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    Sunday, July 21, 2024

    What’s Going On: Fishers Island Lemonade founder: ‘I’m not going anywhere’

    Bronya Shillo talks about the Fishers Island Lemonade business in front of a display of their products Friday, June 3, 2022, at Grand Wine & Spirits located on the north end of Route 12 in Groton. (Dana Jensen/The Day)
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    “Exciting times,” Bronya Shillo deadpanned as we got together on Zoom earlier this month to discuss her recent sale of the North Stonington-based Fishers Island Lemonade brand to a spirits company on the other side of the United States.

    I’ve been following Bronya’s canned cocktail company for half a dozen years, ever since being introduced to the local brand at the Thames River Greenery wine shop in New London, and last year I met her in Groton when she made a local appearance to promote some new Fishers Island flavors.

    It seemed the quintessential business story that thousands have embarked on but few have managed to pull off. How many people have wanted to dust off gramma’s recipe and turn it into a brand, and how many have made the idea a success?

    Well, Bronya certainly went way beyond what most people could have predicted, at last count selling more than seven million cans a year. At one point, Fishers Island Lemonade was one of the fastest-growing ready-to-drink canned cocktails in America, and just last year she had expanded it into 13 states, including Florida and Georgia.

    California-based Gallo wines certainly took notice. The company approached Bronya several months ago as it explored expanding its Spirit of Gallo offerings, and they eventually agreed on a purchase price that is so far undisclosed.

    “They had faith in what we can do together,” Bronya, 38, said on Zoom. “They want to work with the Fishers Island team and the portfolio we created.”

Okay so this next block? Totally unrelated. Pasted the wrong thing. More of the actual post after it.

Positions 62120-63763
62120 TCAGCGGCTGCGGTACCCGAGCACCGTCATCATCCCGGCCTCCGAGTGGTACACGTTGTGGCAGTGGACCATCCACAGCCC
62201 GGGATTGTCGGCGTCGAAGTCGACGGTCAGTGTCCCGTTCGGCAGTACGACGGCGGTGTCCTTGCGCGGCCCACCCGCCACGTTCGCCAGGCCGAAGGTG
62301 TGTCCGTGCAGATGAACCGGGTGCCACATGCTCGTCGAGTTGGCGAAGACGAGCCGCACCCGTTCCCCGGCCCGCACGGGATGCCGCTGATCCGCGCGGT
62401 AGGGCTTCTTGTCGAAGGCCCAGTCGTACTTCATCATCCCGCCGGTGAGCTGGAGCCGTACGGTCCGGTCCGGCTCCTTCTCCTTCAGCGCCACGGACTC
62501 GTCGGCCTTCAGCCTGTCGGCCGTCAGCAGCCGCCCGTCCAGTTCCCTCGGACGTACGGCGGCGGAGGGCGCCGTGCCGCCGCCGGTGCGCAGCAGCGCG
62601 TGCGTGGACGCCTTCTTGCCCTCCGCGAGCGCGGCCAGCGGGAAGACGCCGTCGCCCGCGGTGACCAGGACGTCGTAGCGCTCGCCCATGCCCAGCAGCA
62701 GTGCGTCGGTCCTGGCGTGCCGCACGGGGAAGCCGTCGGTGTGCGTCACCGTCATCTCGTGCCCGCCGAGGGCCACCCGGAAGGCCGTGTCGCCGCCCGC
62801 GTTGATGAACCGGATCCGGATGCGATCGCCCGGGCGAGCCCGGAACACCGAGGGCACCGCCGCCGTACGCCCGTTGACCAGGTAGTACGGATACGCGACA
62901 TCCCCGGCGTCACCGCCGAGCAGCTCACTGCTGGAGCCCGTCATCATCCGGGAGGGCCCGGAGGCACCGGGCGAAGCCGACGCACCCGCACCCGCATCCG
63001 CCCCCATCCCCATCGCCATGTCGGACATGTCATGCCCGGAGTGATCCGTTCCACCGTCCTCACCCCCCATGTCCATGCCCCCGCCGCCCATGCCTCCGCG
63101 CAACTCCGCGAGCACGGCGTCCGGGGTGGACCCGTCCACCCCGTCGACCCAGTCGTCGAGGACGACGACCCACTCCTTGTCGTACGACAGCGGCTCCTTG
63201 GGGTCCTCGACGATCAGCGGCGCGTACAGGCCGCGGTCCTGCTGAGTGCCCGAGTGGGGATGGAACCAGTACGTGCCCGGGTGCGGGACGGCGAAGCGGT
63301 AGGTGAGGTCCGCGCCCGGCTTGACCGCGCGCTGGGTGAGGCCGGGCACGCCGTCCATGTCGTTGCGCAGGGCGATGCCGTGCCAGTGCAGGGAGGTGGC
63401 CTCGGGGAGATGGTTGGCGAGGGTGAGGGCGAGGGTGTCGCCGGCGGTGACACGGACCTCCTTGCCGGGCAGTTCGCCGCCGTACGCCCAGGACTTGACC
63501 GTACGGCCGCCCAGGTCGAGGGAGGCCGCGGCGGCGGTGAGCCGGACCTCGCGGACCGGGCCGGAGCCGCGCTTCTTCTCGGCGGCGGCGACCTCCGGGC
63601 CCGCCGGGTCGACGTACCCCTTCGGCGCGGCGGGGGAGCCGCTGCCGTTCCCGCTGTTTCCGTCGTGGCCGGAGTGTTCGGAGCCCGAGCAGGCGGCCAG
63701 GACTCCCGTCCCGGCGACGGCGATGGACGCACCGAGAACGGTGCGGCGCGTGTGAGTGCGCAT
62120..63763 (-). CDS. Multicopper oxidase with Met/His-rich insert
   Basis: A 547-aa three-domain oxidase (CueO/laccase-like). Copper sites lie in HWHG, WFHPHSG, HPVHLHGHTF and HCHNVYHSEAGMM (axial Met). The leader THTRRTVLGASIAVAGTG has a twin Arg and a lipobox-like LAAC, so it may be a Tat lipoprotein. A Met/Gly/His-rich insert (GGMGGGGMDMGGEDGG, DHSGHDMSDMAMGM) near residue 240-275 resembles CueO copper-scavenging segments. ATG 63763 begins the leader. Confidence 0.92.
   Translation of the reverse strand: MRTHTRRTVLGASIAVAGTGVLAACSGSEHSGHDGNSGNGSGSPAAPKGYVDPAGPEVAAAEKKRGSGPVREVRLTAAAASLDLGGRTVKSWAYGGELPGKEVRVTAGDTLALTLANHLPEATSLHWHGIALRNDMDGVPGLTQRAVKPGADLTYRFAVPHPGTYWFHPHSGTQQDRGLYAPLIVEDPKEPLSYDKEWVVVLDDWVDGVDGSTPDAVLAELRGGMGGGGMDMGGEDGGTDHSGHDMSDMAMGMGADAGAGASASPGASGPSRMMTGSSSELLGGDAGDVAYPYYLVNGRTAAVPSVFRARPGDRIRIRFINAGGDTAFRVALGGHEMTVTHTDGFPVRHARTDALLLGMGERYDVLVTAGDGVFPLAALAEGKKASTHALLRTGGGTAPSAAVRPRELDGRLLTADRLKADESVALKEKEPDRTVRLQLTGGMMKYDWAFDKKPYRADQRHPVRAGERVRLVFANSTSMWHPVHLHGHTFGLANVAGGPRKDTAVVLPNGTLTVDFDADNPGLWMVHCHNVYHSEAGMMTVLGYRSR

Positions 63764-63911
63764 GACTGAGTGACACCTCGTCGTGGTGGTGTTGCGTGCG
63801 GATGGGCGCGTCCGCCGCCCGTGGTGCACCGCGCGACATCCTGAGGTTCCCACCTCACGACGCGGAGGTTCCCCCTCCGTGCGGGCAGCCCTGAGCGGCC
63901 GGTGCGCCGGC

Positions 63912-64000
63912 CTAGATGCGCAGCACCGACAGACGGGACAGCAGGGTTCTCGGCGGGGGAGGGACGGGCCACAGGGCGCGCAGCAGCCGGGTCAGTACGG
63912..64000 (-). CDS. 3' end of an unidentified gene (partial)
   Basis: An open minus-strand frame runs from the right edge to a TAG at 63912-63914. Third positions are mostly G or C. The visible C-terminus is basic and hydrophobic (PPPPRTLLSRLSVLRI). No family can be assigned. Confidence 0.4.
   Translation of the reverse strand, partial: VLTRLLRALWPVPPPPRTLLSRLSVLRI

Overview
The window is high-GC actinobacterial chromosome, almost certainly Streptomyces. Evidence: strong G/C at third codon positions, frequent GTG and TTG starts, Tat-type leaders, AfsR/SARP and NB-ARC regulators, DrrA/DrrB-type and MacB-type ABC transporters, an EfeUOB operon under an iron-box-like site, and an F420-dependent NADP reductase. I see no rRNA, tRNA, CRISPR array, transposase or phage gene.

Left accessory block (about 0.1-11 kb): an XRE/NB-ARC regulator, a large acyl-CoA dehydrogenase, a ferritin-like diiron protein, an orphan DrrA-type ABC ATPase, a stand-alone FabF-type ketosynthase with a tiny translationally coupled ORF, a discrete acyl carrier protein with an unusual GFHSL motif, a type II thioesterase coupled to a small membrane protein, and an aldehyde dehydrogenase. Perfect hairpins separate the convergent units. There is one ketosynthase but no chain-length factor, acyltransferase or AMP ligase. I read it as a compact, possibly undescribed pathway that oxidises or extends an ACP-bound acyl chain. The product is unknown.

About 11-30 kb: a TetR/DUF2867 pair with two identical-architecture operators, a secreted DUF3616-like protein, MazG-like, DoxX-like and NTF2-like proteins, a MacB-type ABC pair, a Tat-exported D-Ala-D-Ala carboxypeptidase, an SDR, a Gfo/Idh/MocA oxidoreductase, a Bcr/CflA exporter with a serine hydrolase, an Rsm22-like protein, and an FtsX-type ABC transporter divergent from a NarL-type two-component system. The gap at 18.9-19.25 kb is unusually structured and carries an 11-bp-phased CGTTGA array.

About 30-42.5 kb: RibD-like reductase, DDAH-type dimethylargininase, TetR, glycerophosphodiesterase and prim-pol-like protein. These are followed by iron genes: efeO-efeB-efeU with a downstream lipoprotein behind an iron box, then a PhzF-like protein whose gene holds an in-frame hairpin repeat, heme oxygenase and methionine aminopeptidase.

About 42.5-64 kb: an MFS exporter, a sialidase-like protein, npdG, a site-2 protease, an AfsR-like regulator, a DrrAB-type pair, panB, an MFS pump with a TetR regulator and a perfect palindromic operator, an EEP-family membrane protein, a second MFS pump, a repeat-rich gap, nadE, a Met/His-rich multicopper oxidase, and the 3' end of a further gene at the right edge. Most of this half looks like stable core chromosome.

Bronya said she plans to stay on as the Fishers Island Lemonade founder for the foreseeable future, and her team of about a dozen employees will remain as well.

    “I’m not going anywhere,” she declared.

    In fact, she was excited to announce the introduction of two new Fishers Island flavors, blueberry and peach, that will be for sale starting Memorial Day weekend. Both flavors, which were regularly trotted out at her parents’ Pequot Inn bar, will be based on the original recipe that includes lemon juice.

    She added that the Fishers Island packaging will change as the company rolls out a beach variety pack that includes the two new flavors with a 7% alcohol content compared to the original recipe that is 9% alcohol. The original popper four-pack will also be available for all flavors.

    Bronya pointed out that Gallo is the number one wine supplier in the United States and one of the top spirits brands as well, highlighted by its High Noon seltzer brand. This will give Fishers Island Lemonade a chance to enter more new markets quicker.

    “They have a great reputation in the market,” she said. “We have lots of great things to look forward to.”

    For now, she said, Fishers Island Lemonade will concentrate on its market on the Eastern Seaboard, plus Colorado. Some of the choices of where to expand next depend on changing state laws to allow the sale of ready-to-drink cocktails, which are still a relatively new phenomenon in the market.

    In fact, Fishers Island Lemonade was one of the first of these brands, and one of the few initially that didn’t include malt or seltzer in the recipe. It has won many awards for its cocktails, including a Gold at the San Francisco Spirits Awards earlier this year.

    Bronya said she expects the price point of Fishers Island to stay the same, at $16.99 for a four-pack and $8-12 on restaurant premises. As the founder, Bronya said she retains control over the brand.

    As for her parents, who have been supportive of Bronya from the time she conceptualized the brand in her 20s, she said they are very proud of her decision to sell the company.

    “They’re ecstatic,” she said. “They have been involved in all the steps of this company, and clearly this is a big one.”

    She’s also happy to report that states like Vermont which previously had been reticent to allow dual-spirit cocktails like Fishers Island are now considering legislation to allow their sale.

    “The timing is quite perfect for us to continue to innovate with our flavors,” she said. “We have more muscle with Gallo. ... With them, we can expand further than we could on our own. ... Everyone is just really excited for the future.”

    Lee Howard is The Day’s business editor. Reach him at l.howard@theday.com.

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